Edward “Ted” Terry

Edward ‘Ted’ Terry.


Occupation: Public Service

Previous elected offices held: Mayor of Clarkston, 2014-2020

Other community service experience: Member DeKalb County Board of Health 2014-Present; Leadership DeKalb Class of 2019; Advisory Board of Global Village Project School

What is motivating you to run for this office?

I’ve spent six years serving as mayor of the city of Clarkston, and six years on the DeKalb Board of Health. I have the experience DeKalb needs to lead us through these increasingly uncertain times. I know the tough questions to ask, and how to hold our leaders accountable. I want to bring new energy and new ideas to the County Commission. My progressive policy achievements in Clarkston are an example of how I will lead on the Commission. I am committed to being a voice for the people and ensuring a transparent, ethical and forward-thinking DeKalb.

What is the biggest issue facing the district and how will you address it?

COVID-19 has become the biggest issue facing our district. Previously, I would have said our water/sewer and transportation infrastructure. However, if we cannot get this pandemic under control, and put policies and procedures in place for the long term, we risk worsening the situation. I was an early advocate for a strong lockdown approach. I’ve been working with the health department to investigate higher than average positive test clusters, and pushing to ensure grocery stores are following all CDC guidelines to keep their customers and workers safe. The way to address this pandemic is with facts, science and together.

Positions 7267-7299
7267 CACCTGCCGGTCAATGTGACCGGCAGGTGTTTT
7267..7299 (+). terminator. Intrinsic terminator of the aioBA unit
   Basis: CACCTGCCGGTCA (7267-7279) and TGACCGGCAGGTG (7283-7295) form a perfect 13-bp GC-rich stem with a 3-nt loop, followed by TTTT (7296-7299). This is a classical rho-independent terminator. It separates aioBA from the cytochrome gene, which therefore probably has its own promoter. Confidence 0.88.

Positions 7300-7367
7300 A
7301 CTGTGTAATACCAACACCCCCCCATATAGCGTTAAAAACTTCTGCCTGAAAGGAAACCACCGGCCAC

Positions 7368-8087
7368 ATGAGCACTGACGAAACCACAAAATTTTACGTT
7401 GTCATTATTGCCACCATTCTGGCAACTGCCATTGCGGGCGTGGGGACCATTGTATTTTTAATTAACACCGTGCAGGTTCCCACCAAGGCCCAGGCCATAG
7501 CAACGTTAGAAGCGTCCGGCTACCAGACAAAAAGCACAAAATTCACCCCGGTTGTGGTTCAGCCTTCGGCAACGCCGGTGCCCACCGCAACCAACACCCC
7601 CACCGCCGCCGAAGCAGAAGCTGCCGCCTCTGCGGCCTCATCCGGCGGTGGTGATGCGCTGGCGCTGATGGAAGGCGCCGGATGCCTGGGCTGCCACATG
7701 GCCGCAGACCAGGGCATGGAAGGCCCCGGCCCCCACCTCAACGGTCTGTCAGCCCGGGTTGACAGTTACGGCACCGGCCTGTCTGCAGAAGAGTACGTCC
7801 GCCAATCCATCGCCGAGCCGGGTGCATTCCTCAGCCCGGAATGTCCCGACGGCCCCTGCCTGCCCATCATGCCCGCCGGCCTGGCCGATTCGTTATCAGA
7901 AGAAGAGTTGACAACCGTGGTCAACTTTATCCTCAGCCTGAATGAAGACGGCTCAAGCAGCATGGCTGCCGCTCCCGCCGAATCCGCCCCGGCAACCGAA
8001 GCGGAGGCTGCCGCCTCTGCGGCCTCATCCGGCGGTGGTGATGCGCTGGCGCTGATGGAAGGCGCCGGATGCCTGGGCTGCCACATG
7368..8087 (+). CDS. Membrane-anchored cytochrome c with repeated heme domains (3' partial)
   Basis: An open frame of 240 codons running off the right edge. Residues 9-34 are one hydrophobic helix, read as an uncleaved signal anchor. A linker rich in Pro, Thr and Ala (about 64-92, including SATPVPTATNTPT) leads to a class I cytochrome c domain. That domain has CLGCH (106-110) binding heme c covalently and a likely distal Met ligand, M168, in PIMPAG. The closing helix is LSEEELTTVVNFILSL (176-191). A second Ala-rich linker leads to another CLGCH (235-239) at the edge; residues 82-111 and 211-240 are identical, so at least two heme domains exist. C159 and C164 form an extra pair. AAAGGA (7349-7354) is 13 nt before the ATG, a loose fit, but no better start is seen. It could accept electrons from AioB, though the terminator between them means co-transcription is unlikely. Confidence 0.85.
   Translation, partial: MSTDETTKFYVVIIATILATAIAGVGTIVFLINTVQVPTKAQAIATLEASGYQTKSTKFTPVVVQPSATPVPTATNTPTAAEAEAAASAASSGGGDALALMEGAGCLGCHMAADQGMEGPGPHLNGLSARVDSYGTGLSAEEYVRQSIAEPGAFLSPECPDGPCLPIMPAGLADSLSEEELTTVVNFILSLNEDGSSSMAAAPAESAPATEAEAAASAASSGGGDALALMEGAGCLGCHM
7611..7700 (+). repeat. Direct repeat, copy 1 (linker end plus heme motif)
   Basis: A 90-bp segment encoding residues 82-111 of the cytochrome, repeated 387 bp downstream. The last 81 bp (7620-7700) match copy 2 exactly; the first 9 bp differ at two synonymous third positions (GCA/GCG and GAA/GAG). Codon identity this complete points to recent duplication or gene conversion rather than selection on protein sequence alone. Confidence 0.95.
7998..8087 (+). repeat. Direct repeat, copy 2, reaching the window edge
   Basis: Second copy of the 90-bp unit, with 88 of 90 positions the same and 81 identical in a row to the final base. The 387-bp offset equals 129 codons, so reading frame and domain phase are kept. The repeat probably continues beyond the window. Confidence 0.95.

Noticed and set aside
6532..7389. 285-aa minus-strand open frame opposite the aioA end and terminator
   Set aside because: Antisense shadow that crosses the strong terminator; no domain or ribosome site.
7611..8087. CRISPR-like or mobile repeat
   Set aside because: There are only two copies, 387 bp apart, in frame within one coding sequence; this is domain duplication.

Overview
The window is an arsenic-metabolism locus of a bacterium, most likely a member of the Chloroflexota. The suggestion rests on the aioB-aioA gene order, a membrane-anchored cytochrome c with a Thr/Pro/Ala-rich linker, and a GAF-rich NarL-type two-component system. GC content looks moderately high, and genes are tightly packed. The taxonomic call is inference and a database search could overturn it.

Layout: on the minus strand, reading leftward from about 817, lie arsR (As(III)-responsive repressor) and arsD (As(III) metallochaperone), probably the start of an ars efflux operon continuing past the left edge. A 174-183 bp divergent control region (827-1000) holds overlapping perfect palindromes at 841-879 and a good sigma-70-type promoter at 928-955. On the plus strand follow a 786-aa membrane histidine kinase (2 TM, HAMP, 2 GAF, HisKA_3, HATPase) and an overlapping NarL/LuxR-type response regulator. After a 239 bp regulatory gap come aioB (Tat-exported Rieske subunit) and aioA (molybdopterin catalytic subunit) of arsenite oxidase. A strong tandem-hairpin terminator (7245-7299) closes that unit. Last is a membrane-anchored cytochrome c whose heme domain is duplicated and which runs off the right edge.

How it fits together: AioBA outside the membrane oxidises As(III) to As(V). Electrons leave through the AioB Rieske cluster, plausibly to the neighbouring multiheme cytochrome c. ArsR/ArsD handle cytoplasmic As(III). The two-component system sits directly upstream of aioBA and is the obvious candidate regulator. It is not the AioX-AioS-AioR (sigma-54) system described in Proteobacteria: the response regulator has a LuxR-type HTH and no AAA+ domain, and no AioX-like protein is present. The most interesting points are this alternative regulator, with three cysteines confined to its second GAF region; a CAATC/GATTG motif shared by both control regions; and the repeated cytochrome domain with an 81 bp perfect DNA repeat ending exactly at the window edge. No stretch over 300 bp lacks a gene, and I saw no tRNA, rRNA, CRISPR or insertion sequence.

What strengths and weaknesses have the coronavirus pandemic crisis revealed in the DeKalb County government?

I can attest to behind-the-scenes work happening at DeKalb Board of Health weeks ahead of shelter-in-place orders that showed strength in response effectiveness. Our biggest weaknesses have been in our larger society. The fact that there are so many more “essential workers” than we may realize. That millions of service workers can become jobless in a matter of weeks. The vulnerability of renters and already low-income neighbors with no savings to cover the rent or utility bill. Or the fact that we still have politicians refusing to listen to the experts, who are trying to save lives and jobs.

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John Ruch

John Ruch is an Atlanta-based journalist. Previously, he was Managing Editor of Reporter Newspapers.